Vigil Won't Help Missing College Student, But Vigilance Could Save Us All

mickey shunickIt's becoming an all too familiar nightmare - another young woman is missing. This time college student Michaela "Mickey" Shunick disappeared while bicycling home at about 1:45 am Saturday morning. 

It's as though the 22-year-old, University of Louisiana senior vanished into thin air after leaving a friends home just four miles away from her own apartment.

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It's a trek the avid cyclist had taken many times, her mom told the Huffington Post. "She has a car but she likes to ride her bike," Nancy Shunick said. "She rides her bicycle everywhere, and the route she would have taken Saturday is not a bad area. It is one residential neighborhood after another."

Her family began to worry when Mickey didn't show up at her little brother's high school graduation. Not calling was completely out of character for the young woman, who hung out with the same group of friends since kindergarten and teaches horseback riding lessons to little kids.

Hundreds gathered at a vigil to pray for her return, but police are still baffled about what exactly happened as she rode her black, Schwinn bike. "I think that someone saw the opportunity and grabbed her," her tearful mom told HuffPo. "She does carry pepper spray, but someone might have overpowered her."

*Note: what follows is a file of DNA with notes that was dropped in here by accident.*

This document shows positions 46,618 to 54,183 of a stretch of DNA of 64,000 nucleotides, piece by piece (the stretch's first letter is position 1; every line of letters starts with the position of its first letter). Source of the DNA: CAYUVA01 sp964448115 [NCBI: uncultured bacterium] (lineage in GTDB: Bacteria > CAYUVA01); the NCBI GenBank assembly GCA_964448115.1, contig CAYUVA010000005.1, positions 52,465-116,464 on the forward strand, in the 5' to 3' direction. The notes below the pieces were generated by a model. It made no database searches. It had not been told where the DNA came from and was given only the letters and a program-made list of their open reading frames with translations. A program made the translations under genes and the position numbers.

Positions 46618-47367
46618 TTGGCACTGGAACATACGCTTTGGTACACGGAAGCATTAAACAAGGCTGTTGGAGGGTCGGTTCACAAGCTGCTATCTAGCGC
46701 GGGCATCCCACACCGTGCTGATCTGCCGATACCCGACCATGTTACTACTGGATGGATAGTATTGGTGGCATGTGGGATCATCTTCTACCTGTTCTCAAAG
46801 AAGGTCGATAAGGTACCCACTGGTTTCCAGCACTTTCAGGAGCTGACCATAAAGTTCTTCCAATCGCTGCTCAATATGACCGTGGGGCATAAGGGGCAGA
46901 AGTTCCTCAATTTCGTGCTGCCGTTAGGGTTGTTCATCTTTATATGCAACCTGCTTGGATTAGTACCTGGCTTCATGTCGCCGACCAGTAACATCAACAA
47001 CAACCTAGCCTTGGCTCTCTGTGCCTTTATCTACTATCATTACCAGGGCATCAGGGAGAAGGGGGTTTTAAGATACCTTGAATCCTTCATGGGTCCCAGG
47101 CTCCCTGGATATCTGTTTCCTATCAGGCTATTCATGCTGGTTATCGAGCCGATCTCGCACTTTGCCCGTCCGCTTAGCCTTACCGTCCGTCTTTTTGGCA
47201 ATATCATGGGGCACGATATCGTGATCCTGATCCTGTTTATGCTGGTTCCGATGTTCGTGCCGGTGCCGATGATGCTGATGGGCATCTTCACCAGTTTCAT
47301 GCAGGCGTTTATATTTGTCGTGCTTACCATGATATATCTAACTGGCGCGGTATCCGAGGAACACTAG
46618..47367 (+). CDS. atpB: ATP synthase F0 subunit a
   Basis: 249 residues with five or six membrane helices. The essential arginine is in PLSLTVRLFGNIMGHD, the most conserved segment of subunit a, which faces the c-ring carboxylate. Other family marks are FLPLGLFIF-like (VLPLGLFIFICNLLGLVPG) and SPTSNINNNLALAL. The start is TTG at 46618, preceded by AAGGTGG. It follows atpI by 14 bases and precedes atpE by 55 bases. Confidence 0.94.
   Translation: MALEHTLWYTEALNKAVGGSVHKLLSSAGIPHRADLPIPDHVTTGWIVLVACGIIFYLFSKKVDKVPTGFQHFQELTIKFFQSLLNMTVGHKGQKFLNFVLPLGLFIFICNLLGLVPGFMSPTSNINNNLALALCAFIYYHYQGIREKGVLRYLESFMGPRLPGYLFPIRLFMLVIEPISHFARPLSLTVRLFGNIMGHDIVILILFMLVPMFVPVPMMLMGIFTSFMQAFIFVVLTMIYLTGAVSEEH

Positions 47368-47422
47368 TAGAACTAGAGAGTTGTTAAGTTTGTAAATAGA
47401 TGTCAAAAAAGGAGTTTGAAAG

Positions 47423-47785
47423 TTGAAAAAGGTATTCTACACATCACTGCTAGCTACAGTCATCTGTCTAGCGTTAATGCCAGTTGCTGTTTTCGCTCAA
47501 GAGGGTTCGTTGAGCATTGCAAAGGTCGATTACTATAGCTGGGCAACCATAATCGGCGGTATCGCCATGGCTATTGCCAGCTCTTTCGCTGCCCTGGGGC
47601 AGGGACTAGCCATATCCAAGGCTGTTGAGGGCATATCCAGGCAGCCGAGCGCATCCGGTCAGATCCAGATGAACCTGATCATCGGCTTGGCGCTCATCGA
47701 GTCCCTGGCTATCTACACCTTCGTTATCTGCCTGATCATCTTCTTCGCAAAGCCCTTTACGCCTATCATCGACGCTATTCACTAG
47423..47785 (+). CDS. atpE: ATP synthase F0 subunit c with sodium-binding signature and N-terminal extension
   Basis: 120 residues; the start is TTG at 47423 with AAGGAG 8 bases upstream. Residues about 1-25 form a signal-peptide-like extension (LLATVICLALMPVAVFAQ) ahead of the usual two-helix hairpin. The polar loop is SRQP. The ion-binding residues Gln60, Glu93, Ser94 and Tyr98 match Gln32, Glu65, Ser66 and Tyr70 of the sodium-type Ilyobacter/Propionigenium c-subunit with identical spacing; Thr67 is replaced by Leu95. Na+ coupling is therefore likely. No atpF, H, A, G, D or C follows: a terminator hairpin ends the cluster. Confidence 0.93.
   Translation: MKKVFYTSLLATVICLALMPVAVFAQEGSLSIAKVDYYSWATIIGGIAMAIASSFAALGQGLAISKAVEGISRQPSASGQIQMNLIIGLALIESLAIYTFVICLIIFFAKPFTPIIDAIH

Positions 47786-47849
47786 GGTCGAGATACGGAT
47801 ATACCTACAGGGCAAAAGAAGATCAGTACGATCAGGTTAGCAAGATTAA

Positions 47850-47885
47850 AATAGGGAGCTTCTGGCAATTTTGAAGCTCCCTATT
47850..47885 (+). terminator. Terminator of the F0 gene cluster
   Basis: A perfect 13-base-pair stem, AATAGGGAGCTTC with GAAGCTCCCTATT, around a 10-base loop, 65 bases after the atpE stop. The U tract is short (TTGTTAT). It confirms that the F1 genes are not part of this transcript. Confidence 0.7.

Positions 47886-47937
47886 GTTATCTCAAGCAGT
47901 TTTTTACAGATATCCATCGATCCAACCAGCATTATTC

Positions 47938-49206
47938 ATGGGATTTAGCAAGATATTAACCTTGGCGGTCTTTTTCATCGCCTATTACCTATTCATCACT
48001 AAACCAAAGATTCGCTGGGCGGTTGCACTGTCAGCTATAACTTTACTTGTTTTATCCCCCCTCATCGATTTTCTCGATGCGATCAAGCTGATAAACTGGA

It's certainly a real possibility. Mickey may have known that route like the back of her hand, but dangers often lurk in even familiar and usually comforting places. Elizabeth Smart was taken from her own bed and held captive by a demented, sexual predator for months. More recently, 15-year-old cheerleader Sierra LaMar was missing for two months before police arrested a man for her kidnapping and murder (her body still hasn't been found).

There are hundreds of frightening stories just like these and it seems a new one hits the news every week. Over 355,000 women went missing in 2010.  What is happening here? Why are there so many  young woman abducted and murdered. I have to wonder, are we taking these dangers seriously? Are we doing everything we can to keep these psychos away?

I know so many women who think something this horrific could never happen to them. But being safe in this treacherous world requires a certain level of paranoia. I remember when self defence classes were the thing to do. I had a friend who signed up for one where the instructor would do a surprise attack on the street. Crazy but effective. She was always on guard. And that is exactly how we have to be now.

I never let a stranger get too close. When someone asks me for directions, I keep moving a few paces forward so that I am standing more than arms length away. On the street at night, my eyes are always darting around, I never let someone walk too close behind me, and the buddy system is a must (yes, it's safety merits go way beyond preschool field trips).  

Of course the sad truth is, even the most safety-conscious person is still at risk. There are too many crazies to count in this world. Let's just try to make it a little harder for them to get their hands on us.

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